Does Caseflow management work? Yes, I can attest to its effectiveness from three projects I facilitated. Two were under the auspices of the American Bar Association (ABA). I facilitated the development of Uniform Task Based Management Systems (UTBMS) in conjunction with a team of in-house counsel, and insurance claims managers for major insurers and insurance defense firms. The goal was to develop a logical system for litigating insurance defense claims that minimized the time monies were held in reserve funds and got lawyers and insurance claims litigation managers out of the ongoing crisis of arguing over billable hour driven cases. A DCM step that starts with case analysis and then encourages triaging between insurers, adjusters, in house insurance claims managers and insurance defense attorneys to focus on a cost- effective resolution was put in place. It works and, in a private sector context, is successful because it saves insurers time and money and enables insurance defense firms to generate increased revenues by working smart. The measure of their success led the players to engage me to facilitate development of a dedicated UTBMS Workers Compensation Code.
Caseflow management doesn’t just make sense. It makes the justice system understandable and workable by all the players because they can see how they fit into the system. Click into the below ABA and Bottom Line Technology links for a look at what a Caseflow Management System looks like and explanation of how it works.
www.americanbar.org › … › Resources › Uniform Task-Based Management System
So why don’t we have criminal caseflow management systems up and running in Canada? Because we continue to run a 21st Century criminal justice system on a 19th century model dominated by a narrow class of players well-schooled in jurisprudence and the practice of law but absent the graduate level LLM multi-disciplinary career credential necessary to develop and proactively manage contemporary justice and corresponding court systems. To put it in legal services management jargon terms, we have an archaic legal architectureIt’s been a decade since the release of the internationally acclaimed “Clementi” report advocating reform of the UK legal architecture and essentially laying the groundwork for the design and delivery of legal services integrated into a 21st Century Justice System framework. It’s led to an ongoing series of substantive justice system reforms culminating with the publication of the latest Lord Chief Justice’s report on judiciary/court reform. There have been sporadic efforts to kick start justice system reform in Canada . Supreme Court of Canada Chief Justice, Beverley McLachlin has issued statements calling for radical reform of the justice system. But all of this has continued to fall on deaf ears of provincial Attorney Generals and cabinet colleagues.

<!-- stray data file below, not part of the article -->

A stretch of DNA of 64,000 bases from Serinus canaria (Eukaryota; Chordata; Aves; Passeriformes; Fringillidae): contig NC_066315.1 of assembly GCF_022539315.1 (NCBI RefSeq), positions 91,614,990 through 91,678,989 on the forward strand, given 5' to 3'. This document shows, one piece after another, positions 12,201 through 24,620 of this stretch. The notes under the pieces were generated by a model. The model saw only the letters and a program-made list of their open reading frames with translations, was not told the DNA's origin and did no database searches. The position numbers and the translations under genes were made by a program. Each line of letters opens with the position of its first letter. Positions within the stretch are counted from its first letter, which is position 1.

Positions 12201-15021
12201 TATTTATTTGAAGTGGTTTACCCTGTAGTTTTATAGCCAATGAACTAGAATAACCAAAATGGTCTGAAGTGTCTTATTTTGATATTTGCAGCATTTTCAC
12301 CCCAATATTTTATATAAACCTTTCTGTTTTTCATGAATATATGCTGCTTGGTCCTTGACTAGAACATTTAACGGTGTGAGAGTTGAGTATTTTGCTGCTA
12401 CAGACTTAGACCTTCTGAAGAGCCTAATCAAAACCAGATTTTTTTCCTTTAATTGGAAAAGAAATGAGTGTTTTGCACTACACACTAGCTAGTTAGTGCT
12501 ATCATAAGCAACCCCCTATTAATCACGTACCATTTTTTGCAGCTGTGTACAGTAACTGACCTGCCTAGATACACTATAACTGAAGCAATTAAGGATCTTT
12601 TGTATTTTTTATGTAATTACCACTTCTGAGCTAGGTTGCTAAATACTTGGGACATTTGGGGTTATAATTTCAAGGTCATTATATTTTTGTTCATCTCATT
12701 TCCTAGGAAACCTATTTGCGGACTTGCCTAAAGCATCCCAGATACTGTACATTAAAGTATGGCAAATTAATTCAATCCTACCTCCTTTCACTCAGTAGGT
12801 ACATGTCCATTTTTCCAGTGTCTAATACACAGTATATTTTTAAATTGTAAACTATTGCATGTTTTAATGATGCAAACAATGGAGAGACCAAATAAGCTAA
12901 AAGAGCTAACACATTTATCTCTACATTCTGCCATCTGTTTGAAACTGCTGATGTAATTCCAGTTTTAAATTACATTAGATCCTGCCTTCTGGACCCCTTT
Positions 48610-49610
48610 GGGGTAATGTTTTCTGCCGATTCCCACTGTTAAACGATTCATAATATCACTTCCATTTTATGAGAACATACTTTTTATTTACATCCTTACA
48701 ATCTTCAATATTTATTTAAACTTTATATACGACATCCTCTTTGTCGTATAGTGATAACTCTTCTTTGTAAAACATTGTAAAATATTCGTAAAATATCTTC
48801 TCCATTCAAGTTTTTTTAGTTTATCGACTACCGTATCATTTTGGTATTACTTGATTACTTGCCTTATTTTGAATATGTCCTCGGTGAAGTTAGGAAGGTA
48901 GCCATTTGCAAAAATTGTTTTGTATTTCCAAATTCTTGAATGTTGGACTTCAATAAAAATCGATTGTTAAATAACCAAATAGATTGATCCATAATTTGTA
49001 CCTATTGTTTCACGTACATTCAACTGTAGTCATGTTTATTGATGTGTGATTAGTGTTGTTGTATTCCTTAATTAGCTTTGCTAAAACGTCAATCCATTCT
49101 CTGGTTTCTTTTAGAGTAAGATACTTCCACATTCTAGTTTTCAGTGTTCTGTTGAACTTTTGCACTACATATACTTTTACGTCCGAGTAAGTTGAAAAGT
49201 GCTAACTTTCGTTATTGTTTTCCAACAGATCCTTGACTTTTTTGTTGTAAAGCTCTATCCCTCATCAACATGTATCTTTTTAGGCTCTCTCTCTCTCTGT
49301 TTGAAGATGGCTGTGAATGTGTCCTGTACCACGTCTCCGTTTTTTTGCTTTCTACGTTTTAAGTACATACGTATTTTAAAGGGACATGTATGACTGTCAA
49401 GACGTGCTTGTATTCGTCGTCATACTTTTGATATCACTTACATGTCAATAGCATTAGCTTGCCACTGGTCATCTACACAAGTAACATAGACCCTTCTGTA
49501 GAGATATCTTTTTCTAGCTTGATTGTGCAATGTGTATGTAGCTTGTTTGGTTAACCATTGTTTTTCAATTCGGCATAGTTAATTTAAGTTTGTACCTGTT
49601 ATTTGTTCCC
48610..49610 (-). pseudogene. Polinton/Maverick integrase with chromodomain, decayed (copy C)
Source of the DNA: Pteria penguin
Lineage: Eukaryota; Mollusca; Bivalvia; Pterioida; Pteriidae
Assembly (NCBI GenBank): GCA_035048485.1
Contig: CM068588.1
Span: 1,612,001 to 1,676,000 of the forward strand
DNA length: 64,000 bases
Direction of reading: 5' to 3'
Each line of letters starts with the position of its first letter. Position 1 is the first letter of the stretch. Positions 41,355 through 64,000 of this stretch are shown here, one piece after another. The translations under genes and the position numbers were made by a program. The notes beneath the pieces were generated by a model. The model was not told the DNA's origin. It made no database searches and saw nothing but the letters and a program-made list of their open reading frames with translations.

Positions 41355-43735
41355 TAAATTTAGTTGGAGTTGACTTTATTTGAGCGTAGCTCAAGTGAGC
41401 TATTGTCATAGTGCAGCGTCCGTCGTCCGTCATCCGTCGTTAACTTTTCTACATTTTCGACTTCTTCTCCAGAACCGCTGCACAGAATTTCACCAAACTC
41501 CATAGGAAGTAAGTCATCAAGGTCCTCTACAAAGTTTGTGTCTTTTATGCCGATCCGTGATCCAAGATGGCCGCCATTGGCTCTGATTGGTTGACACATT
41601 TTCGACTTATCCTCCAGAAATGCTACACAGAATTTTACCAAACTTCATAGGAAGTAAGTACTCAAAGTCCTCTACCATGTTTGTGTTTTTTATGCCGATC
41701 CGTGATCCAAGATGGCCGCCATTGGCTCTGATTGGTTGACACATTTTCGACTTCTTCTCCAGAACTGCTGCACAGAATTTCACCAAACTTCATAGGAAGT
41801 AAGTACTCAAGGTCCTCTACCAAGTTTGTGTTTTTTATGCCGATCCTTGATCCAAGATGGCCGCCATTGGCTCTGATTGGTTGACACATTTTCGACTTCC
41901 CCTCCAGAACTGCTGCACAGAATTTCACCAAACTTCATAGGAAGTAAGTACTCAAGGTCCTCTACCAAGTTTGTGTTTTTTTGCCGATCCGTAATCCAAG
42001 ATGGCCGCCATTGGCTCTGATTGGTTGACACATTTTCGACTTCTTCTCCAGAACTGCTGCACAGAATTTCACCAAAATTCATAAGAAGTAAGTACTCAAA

The Supreme Court is to be commended rather than condemned by for taking what is an obstinate “bull by the horns” and telling the justice system and legal profession that enough is enough. Canadians are entitled to be serviced by a criminal justice system that can provide its citizens access in a timely manner. Out of crisis comes opportunity. Attorneys General can and should interpret the Supreme Court decision as a blessing in disguise and use it to leverage provincial governments to commit to a public policy and the necessary funding to design a 21st century criminal justice system legal architecture managed by a creative class of judicial management professionals
 Gillian K. Hadfield, Rules for a Flat World Why Humans Invented Law and How to Reinvent it for a Complex Global Economy. New York. Oxford University Press. (2017).
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www.ontariocourts.ca › Court of Appeal for Ontario › Publications and Speeches
Sep 12, 2007 – The Warren Winkler Lectures on Civil Justice Reform.
Aug 18, 2013 – Supreme Court of Canada Chief Justice Beverley McLachlin said access to justice … “The civil justice system is too badly broken for a quick fix